“Excuse me?” Sometimes, I needed a thesaurus to have a conversation with my sister.
“Enceinte means pregnant, Kinley.”
“Then why don’t you just say pregnant?” Harland asked.
“There are approximately five hundred thousand words in the Oxford English Dictionary. Do you know the size of the average person’s vocabulary?”
“Twenty to thirty thousand.” She sighed heavily, shaking her head. “My vocabulary is already well over one hundred thousand. I believe it is my duty as an intelligence ambassador to educate the people around me.”
He chuckled. “An intelligence ambassador?”
“I’m not pregnant, Ellie,” Kinley said. “We signed you up for camp next week.”
“Camp?” She wrinkled her nose, cringing as if I just announced we were sending her to boot camp or something.
“Summer camp,” Harland said. “At the club. It’s only for a week.”
“We think it would be good for you to spend some time with people your own age,” I explained.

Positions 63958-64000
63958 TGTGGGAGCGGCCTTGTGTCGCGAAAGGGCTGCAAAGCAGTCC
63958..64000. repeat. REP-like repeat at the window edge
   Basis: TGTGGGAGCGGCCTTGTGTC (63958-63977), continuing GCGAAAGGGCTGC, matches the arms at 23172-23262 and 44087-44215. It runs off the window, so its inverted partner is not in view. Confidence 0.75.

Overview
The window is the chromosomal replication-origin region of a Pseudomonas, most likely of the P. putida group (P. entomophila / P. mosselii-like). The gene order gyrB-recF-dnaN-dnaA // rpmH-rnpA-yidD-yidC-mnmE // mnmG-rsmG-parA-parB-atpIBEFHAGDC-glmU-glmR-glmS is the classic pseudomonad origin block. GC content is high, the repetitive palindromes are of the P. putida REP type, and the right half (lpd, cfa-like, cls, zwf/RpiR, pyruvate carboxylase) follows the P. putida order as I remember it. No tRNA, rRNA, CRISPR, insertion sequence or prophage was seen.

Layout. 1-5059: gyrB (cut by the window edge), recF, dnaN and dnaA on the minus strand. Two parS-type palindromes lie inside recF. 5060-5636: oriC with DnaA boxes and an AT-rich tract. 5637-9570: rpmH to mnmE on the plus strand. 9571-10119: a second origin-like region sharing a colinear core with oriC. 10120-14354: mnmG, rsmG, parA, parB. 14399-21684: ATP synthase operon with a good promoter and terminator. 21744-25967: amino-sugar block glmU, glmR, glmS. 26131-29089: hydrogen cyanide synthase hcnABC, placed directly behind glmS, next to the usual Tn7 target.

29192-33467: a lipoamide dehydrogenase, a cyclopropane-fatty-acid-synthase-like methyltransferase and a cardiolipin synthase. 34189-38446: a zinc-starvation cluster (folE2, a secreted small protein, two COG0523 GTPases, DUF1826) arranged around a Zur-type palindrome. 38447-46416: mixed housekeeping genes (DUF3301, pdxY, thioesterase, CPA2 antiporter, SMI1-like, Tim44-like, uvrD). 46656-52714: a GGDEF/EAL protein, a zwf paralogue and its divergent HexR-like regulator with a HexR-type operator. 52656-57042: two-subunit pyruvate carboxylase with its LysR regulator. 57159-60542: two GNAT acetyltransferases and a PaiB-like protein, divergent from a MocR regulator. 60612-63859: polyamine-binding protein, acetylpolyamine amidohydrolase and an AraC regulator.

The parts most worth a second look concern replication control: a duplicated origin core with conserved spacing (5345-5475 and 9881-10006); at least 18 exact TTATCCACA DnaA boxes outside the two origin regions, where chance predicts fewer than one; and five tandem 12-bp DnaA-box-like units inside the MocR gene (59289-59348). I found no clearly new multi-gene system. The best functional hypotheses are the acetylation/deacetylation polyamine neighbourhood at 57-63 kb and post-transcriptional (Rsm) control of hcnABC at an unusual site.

“You do?” Harland glanced at me, clearly as surprised as I was that she was so agreeable. We were prepared for an epic battle.
“Yes. If it provides the two of you the time you require to carry out the infatuation phase of your relationship, I can accommodate this request. The uncontrollable urge to fornicate often is expected. I don’t wish to interfere with the natural order of things. But please keep in mind that an unplanned pregnancy would be ill-advised at this time. I am cognizant of the fact that you’re over thirty, Kinley. The probability of getting pregnant has reached a peak, and will steadily decline with each passing year. I’m not suggesting you wait too long, but I would recommend a year at minimum.”